I don’t think there’s a more beautiful animated film to be experienced than McLaren’s La Poulette Grise of 1947. (5 mins 33) On a board measuring only 18 x 24 inches, McLaren drew each frame image in pastel, exposing and subsequently incrementally adjusting the drawing before moving on to the next one. It took three weeks to complete the film, and each stage of the pastel drawing was destroyed in the process of transforming it into the next. It’s almost impossible to imagine how the artist could have kept the animation so dreamlike and seamlessly fluid, given the stop-start nature of a technique that allowed for no re-shoots. But fluid it is, as softly glowing images of plump nesting hens evanesce into starry skies, night-time landscapes and tenderly observed interiors. Grey hen transforms to black, to yellow, to white, to brown, and while I always smile at the black hen who lays in the armoire (the closet), it’s the white hen on her leafy tree-top perch who invariably moves me to tears, the light caressing her feathers as she stares into the clouds beyond.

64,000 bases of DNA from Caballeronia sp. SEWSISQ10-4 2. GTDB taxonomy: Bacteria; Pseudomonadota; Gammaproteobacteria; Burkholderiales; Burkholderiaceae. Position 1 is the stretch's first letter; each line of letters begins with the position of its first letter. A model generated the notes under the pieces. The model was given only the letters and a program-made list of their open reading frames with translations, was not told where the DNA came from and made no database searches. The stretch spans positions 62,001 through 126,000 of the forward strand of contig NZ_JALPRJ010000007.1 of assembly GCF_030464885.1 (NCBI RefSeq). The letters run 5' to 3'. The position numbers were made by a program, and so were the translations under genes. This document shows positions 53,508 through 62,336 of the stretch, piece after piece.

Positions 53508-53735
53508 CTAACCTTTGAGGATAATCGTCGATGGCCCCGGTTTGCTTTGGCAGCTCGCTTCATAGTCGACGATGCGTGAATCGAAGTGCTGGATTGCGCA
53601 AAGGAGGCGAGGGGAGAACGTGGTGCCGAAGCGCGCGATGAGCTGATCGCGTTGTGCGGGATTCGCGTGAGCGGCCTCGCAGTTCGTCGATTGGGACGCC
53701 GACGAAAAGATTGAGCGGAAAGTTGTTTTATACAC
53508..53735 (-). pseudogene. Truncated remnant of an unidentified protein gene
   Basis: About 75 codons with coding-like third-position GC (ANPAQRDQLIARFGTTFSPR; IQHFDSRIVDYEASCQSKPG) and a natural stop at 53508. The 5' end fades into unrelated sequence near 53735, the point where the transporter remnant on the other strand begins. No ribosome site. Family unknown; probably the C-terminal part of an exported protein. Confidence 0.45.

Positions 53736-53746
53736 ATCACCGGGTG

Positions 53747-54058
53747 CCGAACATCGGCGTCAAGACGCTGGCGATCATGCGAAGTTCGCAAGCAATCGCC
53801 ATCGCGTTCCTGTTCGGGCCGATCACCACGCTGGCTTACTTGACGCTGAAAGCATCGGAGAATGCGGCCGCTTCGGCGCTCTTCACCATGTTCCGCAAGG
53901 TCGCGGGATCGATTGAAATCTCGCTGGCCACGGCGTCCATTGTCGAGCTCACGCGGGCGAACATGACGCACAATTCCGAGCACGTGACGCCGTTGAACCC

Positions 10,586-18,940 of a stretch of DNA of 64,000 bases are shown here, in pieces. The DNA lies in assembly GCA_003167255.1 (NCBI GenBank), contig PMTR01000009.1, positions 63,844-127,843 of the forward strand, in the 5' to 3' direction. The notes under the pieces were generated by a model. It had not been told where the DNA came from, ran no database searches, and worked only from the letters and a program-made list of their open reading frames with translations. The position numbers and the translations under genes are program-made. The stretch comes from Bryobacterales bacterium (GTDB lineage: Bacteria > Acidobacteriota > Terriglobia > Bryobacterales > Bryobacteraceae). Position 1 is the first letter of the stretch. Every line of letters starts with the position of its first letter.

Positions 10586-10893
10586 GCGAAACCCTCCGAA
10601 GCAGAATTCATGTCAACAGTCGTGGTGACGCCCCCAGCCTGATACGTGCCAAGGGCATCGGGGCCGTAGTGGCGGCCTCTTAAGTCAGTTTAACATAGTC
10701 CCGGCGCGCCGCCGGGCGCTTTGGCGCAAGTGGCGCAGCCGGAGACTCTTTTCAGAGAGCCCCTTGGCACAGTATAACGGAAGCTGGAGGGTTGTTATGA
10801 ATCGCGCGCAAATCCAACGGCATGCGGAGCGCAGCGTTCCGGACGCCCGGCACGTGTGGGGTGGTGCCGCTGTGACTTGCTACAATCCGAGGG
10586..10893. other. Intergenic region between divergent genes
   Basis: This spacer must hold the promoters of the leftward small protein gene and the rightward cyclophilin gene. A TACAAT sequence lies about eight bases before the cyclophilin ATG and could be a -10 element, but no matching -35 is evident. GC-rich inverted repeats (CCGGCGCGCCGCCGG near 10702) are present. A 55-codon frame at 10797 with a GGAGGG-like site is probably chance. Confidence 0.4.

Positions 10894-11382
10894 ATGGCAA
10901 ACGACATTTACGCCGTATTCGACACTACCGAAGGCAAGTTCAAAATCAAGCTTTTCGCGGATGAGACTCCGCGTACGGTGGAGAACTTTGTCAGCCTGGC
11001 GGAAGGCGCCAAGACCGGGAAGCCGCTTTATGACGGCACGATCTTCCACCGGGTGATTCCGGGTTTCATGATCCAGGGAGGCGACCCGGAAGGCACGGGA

The film is accompanied by a ravishingly beautiful folk-song performed by Anna Malenfant, and the soundtrack immediately transports the listener to a world where all is safe and well and cherished. It’s as though every lullaby ever sung to soothe a sleepy child has been distilled into one, perfect auditory experience. If I was conscious and could choose the music to comfort me on my deathbed, then this would be it.
Click HERE to watch La Poulette Grise.